Should I stay or should I go? This question is likely on the mind of hundreds of thousands of young people in developing countries wondering what the future holds for them at home and dreaming of a better life abroad.
Today's generation of young people – defined by the United Nations as those aged 15 to 24 – is the largest in history. An estimated 87 per cent of the world's young people live in developing countries, and the majority live in rural areas. However, in the world's poorest countries, opportunities for youth are often limited or non-existent, leaving them marginalized politically, economically and socially.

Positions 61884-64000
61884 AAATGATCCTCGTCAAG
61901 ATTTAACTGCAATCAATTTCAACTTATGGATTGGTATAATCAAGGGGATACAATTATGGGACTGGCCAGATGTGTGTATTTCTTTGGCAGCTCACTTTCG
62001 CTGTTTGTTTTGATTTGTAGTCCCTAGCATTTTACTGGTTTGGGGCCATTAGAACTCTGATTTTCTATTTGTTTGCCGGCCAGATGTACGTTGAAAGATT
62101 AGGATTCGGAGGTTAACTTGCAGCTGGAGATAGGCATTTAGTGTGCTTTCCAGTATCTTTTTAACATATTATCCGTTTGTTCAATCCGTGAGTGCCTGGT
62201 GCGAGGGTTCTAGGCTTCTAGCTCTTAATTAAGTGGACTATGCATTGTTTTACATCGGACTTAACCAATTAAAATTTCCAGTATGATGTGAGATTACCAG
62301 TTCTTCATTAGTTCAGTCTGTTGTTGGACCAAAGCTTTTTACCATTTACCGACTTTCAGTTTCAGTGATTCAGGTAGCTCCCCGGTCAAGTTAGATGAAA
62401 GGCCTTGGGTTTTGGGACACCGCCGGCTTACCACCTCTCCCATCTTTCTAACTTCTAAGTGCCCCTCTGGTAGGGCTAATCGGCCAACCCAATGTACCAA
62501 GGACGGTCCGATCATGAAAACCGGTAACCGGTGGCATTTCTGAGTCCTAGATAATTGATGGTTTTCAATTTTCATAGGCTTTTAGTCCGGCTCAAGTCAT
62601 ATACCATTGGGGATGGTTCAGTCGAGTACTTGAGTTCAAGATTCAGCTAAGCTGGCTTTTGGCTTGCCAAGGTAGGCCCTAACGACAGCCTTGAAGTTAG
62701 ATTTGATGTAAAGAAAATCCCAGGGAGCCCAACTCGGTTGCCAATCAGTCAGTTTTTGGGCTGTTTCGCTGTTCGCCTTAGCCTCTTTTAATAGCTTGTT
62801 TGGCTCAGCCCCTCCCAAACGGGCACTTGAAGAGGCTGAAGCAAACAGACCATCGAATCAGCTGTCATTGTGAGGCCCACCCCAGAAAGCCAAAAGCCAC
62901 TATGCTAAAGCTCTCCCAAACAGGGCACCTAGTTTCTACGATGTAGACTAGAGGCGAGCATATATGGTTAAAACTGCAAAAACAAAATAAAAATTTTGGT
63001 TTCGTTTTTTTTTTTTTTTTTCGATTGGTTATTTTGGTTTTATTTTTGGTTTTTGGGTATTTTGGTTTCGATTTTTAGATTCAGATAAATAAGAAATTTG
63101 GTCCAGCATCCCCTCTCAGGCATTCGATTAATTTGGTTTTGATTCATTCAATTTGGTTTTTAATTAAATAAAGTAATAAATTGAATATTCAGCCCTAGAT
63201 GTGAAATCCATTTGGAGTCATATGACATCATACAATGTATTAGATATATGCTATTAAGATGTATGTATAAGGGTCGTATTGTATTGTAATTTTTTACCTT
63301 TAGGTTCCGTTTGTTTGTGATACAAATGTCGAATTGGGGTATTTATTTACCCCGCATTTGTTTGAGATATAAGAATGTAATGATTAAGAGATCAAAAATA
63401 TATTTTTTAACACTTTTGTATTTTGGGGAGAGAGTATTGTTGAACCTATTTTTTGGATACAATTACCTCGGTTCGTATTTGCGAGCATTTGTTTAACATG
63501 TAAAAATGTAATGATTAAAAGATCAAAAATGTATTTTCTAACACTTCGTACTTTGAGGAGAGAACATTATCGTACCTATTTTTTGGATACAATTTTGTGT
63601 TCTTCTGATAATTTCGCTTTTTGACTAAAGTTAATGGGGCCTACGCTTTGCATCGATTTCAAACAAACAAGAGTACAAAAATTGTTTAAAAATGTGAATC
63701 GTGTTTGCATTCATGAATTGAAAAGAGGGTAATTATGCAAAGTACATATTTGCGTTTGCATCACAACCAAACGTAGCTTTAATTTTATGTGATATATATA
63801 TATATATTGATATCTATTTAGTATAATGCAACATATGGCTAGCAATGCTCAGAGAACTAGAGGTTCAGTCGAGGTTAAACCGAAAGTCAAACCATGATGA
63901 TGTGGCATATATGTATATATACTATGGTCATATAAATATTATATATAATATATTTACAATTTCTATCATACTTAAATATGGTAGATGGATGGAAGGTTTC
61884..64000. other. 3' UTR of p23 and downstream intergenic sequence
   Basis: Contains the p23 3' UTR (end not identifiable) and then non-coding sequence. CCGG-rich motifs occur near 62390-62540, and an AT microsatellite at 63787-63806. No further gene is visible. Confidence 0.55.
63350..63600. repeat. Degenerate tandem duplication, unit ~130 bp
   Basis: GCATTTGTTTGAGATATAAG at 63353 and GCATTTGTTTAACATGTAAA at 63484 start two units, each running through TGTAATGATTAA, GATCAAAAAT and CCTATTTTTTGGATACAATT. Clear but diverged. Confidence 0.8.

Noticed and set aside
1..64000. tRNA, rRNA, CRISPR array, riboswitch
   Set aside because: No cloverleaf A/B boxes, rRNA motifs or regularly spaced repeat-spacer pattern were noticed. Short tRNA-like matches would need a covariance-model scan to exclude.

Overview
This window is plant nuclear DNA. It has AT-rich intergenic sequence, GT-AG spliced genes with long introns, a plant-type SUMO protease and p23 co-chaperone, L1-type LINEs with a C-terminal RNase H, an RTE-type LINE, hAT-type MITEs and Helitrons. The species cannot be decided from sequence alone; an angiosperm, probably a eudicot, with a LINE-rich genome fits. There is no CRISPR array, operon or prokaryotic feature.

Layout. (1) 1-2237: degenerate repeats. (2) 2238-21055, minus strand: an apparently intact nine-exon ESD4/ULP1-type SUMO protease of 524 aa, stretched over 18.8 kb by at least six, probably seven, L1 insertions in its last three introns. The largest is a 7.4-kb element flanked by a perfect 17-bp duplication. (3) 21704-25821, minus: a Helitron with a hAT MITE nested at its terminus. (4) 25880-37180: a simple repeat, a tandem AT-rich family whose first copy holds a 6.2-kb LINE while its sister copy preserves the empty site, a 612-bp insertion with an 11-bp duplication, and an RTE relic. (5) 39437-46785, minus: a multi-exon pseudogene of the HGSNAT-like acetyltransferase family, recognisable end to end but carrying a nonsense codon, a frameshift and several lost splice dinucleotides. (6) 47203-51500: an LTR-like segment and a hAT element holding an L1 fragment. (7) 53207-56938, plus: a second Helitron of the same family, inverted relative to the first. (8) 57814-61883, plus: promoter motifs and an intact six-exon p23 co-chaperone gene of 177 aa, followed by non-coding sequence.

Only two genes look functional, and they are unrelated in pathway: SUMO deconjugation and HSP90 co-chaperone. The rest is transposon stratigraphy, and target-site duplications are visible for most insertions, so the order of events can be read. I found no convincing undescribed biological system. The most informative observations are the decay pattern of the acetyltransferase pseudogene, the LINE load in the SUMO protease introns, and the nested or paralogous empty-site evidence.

The International Fund for Agricultural Development (IFAD) and the Republic of Guinea signed a new financial agreement today, which will help more than 65,000 rural households raise their incomes, improve their diets and increase their ability to deal with climate change.